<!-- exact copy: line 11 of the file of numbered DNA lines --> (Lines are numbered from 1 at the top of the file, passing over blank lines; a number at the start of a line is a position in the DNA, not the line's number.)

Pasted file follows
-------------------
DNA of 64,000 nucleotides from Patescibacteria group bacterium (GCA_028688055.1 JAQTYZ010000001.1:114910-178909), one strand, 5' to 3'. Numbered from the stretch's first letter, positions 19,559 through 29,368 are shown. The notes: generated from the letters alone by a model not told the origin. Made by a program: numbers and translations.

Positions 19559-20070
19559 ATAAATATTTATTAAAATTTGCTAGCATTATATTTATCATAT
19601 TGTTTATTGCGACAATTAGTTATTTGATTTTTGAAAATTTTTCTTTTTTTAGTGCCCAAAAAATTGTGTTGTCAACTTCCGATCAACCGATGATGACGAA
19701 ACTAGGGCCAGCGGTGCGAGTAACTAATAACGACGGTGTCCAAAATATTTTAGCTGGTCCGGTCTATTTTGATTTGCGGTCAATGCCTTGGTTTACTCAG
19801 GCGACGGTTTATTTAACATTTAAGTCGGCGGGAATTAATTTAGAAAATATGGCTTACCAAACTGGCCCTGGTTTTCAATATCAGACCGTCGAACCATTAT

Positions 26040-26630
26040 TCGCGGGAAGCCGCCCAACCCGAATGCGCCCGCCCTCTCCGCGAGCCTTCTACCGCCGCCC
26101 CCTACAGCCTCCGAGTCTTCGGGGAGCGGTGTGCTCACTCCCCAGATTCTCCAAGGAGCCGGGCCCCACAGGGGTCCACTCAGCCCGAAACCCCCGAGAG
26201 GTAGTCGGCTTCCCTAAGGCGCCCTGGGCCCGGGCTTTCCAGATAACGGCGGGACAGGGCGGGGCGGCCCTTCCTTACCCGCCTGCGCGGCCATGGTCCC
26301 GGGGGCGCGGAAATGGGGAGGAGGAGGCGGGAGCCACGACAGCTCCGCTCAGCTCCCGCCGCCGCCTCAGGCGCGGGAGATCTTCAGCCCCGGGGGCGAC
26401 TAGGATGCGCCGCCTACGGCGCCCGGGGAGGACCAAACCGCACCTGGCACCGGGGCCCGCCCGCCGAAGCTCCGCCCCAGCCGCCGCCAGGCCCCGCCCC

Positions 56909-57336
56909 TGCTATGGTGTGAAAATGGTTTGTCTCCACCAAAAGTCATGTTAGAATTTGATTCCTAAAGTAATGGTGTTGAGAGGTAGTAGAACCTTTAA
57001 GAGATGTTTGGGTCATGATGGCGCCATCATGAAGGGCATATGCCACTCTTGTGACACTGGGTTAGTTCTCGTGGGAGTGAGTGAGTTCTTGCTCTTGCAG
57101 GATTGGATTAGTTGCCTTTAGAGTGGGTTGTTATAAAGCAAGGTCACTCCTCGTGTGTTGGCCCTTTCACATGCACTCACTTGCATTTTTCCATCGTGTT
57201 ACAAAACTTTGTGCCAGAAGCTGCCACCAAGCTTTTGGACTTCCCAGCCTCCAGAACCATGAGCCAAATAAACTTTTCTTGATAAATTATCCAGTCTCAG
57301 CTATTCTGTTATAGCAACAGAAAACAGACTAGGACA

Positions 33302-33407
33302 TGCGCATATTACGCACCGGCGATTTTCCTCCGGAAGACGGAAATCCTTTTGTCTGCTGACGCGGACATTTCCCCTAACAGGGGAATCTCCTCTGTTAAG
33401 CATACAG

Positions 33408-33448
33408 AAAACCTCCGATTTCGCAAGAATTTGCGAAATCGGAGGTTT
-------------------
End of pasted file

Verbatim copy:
26301 GGGGGCGCGGAAATGGGGAGGAGGAGGCGGGAGCCACGACAGCTCCGCTCAGCTCCCGCCGCCGCCTCAGGCGCGGGAGATCTTCAGCCCCGGGGGCGAC